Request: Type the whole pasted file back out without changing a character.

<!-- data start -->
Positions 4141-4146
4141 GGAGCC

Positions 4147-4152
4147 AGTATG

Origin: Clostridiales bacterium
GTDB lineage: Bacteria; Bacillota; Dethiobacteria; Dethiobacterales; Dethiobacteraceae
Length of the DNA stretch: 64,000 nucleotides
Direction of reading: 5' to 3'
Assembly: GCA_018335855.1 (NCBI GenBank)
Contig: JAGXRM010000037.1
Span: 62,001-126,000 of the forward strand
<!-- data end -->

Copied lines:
Positions 4141-4146
4141 GGAGCC

Positions 4147-4152
4147 AGTATG

Origin: Clostridiales bacterium
GTDB lineage: Bacteria; Bacillota; Dethiobacteria; Dethiobacterales; Dethiobacteraceae
Length of the DNA stretch: 64,000 nucleotides
Direction of reading: 5' to 3'
Assembly: GCA_018335855.1 (NCBI GenBank)
Contig: JAGXRM010000037.1
Span: 62,001-126,000 of the forward strand